The Upside of Trauma: Gratitude, Positive Emotions, and Post-Traumatic Growth
Despite all the evidence of the detrimental effects of trauma, a growing body of research is looking at the ways it may be a catalyst for personal growth and transformation.
Kim & Bae1 found that a daily gratitude practice created a reduction in the amount of intrusive ruminating thoughts experienced throughout the day. They studied individuals having a recurrence of negative experiences such as nightmares, increased or decreased arousal, decrease in cognitive function, and negative changes in mood following a traumatic event such as a loss of a loved one, cancer, physical violence, and traffic accidents1. Some of the benefits reported were a sense of increased personal strength, change in life view, and improved relationships1.
It is through this lens that trauma can also be seen as an access point for deeper states of self- awareness and the resilience of the human spirit to grow and thrive under all conditions. As understanding evolves in ways this knowledge can be shared, it helps more people gain access to the upside of trauma and embrace a positive mindset for healing, growth, and transformation.
What is Trauma?
Any trauma, whether a single event or over time, is basically a stressor that someone had trouble recovering from.
The accumulated compensations the body has made to deal with that may lead to further deterioration of health over time. The body might become stuck in “fight or flight” mode, impacting the hypothalamus, which plays an important role in regulating homeostasis, sending a constant flood of stress hormones such as cortisol throughout the body2.
Chronic stress from trauma can decrease the diversity of the gut microbiome, thereby contributing to the proliferation of bad bacteria in the gut 3. It can also lead to weakened immunity and increased susceptibility to chronic diseases2. Emotionally the impact may be an increase in anxiety, depression, and less resiliency to stress3.
When the body experiences a traumatic injury, the immune system sends a variety of responders to the area of damage, but it also experiences stress and shock5.
Significant adverse childhood experiences have also been defined as trauma, with long-term impacts on the immune system, aging, and the development of disease3.
Parental stress can become inherited trauma that manifests as as heightened sensitivity or reactivity in their children, where the effects are stronger in their offspring than the stressful effects they experienced3.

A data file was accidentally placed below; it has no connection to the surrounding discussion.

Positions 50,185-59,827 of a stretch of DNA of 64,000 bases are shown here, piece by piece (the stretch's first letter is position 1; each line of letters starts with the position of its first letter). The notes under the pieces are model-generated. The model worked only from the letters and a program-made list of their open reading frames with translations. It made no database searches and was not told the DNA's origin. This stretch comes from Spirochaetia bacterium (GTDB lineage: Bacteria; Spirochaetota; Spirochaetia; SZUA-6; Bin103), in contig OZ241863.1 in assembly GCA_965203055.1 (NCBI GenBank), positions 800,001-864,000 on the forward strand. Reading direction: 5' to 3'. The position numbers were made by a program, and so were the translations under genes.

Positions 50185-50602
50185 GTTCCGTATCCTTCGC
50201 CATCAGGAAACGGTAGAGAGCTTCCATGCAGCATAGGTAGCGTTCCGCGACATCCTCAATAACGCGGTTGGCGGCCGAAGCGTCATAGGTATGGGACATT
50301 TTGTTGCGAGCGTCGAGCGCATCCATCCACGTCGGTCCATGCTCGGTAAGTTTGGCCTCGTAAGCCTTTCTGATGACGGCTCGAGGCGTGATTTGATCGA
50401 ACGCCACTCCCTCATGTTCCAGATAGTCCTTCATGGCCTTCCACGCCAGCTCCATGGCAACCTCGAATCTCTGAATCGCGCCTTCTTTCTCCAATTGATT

BodyTalk as a Catalyst for Post-Traumatic Growth
The BodyTalk System is a holistic breathwork/tapping modality rooted in the naturopathic idea, or principle, that the body has an “innate wisdom” which has the capacity to heal itself4. In a BodyTalk session, the practitioner establishes communication with the body’s innate wisdom to determine the priorities and the specific order they wish to be addressed4. In other words, the treatment protocol, rather than being established by a practitioner, is established by the body’s innate wisdom through a methodical series of listening techniques4. Once the priorities are established there are a series of balancing techniques associated with each priority that are then performed to support the body’s innate wisdom being able to address the underlying imbalances keeping it from doing its job optimally – of keeping track of homeostasis and harmonizing the body’s biorhythms4.
BodyTalk may be effective in helping the body find ways to access its innate wisdom to support unwinding the patterns of trauma and support strengthening the body’s ability to address the underlying stressors associated with the trauma on all levels: physical, energetic, emotional, mental, and environmental.
Trauma & Intuition — BodyTalk Group Online Sessions with Shelley Poovey, AdvCBP, PaRama BP, owner BodyAttune
November 1-3 12pm EST
Individual session $75. Entire three-session series $150
In partnership with the International BodyTalk Association, this three-session series highlights the positive aspects of trauma as a catalyst for self-discovery and inner transformation.
Facilitated by Shelley Poovey, Advanced Certified BodyTalk Practitioner. In partnership with the International BodyTalk Association
Each guided bodytalk session runs between 20-40 minutes. You do not have to be live to attend, a recording will be provided.
- Kim, E., & Bae, S. (2019). Gratitude Moderates the Mediating Effect of Deliberate Rumination on the Relationship Between Intrusive Rumination and Post-traumatic Growth. Frontiers in psychology, 10, 2665. https://doi.org/10.3389/fpsyg.2019.02665
- Moore, J. (2021, February 4). Long term effects of trauma on your immune response. Dr. Jaban, D.C. Retrieved March 3, 2022, from https://drjabanmoore.com/new-blog/long-term effects-of-trauma-on-your-immune-response
- Nakazawa, D. J. (2016). Childhood disrupted: How your biography becomes your biology, and how you can heal. Atria Paperback.
- Søren Ventegodt, M. D., John Veltheim, D. C., BAc, C. B. I., SrCBI, C. B. I., & Joav Merrick, M. D. (2011). BodyTalk: Health care redefined. Journal of Alternative Medicine Research, 3(3), 241.
- Stoecklein, V. M., Osuka, A., & Lederer, J. A. (2012). Trauma equals danger–damage control by the immune system. Journal of leukocyte biology, 92(3), 539–551. https://doi.org/10.1189/jlb.0212072